Since the pandemic, average alcohol consumption per citizen has increased.1 For example, liquor authorities sold the equivalent of 9.7 standard alcoholic beverages a week per Canadian of legal drinking age in 2020-2021, an increase of 2.1% from a year earlier.2
While this increase in consumption generates more tax revenue for governments, it can conversely reduce the purchasing power of individuals for other goods and services, especially in a context of high inflation.
For example, spending $60 per week on alcohol adds up to an average of $3,120 per year. Part of this amount can be saved and reinvested for different projects, such as the purchase of a property. Of course, the savings can be even greater for people who frequently consume alcohol at bars, restaurants or festive events.
A new Canadian study has revealed that the health risks of alcohol consumption begin when you have more than two drinks a week.3 Alcohol can in fact lead to a variety of systemic health problems, including cancer.
According to the Canadian Cancer Society, alcohol is involved in many types of cancer: mouth, larynx, liver, stomach, pancreas, colorectal.4 In short, wherever alcohol circulates in our bodies, especially in high doses, it compromises the proper functioning of our organs.
Improve sleep and digestion
Falling asleep after a night of drinking is normally not an issue. However, your night’s sleep will not be as restful as it should be because alcohol affects your natural sleep cycle. This can leave you feeling less than refreshed when you wake up the next morning.
Alcohol can also alter our intestinal microbiome, which is an essential element in digestion.
An imbalance can cause digestive problems such as bloating, stomach aches or gas. It can also lead to sugar cravings, skin problems and fatigue.
Alcohol consumption may slightly weaken your immune system, making you more susceptible to catching viruses. It is believed to disrupt communication within the immune system, and therefore the way the body protects itself against germs.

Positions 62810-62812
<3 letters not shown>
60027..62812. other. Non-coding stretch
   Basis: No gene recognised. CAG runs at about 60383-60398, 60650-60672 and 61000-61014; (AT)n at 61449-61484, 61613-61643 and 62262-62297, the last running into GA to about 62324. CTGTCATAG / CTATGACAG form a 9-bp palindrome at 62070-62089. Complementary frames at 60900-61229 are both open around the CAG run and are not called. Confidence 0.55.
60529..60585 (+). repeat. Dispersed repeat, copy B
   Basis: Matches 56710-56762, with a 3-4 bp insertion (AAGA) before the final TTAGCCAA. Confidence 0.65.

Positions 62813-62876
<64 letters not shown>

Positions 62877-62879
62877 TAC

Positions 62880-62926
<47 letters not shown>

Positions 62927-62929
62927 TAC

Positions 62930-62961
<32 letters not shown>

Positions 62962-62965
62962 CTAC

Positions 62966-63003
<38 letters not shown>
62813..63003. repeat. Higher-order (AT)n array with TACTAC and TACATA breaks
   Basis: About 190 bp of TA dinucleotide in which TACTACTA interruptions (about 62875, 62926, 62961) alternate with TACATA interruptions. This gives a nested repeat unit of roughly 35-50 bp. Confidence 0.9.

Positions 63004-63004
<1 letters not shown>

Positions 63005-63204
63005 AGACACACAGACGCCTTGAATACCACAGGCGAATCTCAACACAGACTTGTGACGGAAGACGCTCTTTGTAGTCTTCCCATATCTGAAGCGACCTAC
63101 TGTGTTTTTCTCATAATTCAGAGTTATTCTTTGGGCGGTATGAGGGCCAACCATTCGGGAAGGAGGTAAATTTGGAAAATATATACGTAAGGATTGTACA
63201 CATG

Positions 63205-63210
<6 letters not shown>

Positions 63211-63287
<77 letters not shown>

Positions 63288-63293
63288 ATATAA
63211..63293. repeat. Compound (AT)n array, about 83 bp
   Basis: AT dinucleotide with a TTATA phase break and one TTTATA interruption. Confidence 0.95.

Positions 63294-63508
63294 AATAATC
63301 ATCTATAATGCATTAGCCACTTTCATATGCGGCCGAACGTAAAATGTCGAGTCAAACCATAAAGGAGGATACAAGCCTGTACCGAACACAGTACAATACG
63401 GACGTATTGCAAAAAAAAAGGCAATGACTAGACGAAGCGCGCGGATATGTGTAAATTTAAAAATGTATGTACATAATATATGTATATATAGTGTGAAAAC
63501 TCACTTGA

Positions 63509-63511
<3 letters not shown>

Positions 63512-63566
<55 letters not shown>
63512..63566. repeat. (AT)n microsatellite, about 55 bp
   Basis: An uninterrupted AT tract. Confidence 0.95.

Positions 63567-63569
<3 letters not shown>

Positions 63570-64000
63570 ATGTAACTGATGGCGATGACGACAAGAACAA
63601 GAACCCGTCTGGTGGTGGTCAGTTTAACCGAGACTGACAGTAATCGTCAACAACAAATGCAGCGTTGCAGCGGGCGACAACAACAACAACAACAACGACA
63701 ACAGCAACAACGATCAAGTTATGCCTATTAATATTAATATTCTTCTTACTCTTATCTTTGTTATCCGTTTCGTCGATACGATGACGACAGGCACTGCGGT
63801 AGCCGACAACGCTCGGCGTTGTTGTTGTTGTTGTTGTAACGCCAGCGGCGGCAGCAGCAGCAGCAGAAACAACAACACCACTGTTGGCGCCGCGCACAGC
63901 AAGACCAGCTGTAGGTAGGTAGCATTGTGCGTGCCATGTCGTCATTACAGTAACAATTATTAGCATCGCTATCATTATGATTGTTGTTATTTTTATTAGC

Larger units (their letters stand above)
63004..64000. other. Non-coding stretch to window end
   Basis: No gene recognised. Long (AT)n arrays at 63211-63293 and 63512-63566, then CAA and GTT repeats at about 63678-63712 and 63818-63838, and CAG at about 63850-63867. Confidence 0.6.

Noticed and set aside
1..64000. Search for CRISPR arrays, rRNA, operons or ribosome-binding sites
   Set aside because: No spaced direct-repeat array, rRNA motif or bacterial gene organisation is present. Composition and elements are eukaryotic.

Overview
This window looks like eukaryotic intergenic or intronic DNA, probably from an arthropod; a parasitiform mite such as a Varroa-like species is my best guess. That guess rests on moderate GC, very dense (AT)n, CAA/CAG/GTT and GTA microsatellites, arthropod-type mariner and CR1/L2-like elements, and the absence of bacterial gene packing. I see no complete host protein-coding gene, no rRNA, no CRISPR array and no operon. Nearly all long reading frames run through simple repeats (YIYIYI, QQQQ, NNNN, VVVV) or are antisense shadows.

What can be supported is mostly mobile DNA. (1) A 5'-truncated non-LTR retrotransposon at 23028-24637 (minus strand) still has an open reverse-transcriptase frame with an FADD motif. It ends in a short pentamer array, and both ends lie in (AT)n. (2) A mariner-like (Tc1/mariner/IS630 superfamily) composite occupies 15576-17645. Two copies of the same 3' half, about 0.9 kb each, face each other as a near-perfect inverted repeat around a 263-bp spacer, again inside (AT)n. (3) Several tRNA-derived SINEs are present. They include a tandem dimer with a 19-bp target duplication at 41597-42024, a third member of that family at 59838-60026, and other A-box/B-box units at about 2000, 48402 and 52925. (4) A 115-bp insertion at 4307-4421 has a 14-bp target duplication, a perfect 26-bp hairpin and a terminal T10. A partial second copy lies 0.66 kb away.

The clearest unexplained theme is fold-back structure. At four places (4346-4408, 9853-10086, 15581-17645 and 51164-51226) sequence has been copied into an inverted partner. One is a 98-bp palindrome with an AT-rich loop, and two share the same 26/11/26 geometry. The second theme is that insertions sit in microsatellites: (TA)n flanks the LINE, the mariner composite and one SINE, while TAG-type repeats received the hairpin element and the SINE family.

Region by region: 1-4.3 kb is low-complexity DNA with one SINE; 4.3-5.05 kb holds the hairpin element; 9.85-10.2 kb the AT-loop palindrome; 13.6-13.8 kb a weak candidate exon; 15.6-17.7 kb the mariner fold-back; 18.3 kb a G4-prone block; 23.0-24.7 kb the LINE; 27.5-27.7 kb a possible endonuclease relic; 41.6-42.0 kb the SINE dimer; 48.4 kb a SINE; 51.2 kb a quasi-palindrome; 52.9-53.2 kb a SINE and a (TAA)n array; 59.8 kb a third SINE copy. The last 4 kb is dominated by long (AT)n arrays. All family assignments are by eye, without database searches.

Drinking less alcohol also helps with faster healing of wounds and certain infections.
Alcohol is a depressant. It brings dopamine to our brain, which influences the way we feel pleasure. Once the effect begins to wear off, some people may experience anxiety or other negative emotions. In short, even if alcohol can temporarily make people feel cheerful, the effect that follows is negative.
The hormonal imbalance caused by alcohol can therefore play an important role in your mood and make you feel down, or even depressed.
And, of course, alcohol also decreases cognitive performance and impairs your judgment.
For yourself... and for others!
Finally, cutting down on alcohol has benefits for more than just your own health. It can also affect that of others. Alcohol abuse makes some people aggressive. Also, whatever the circumstances, we all need to avoid driving while impaired to reduce the risk of having an accident.
That being said, there’s no reason you can’t enjoy a drink or two on occasion. After all, alcohol has been a part of our social lives practically since the dawn of time. The idea is to use it with moderation and care, for your own physical and mental wellbeing—and that of others.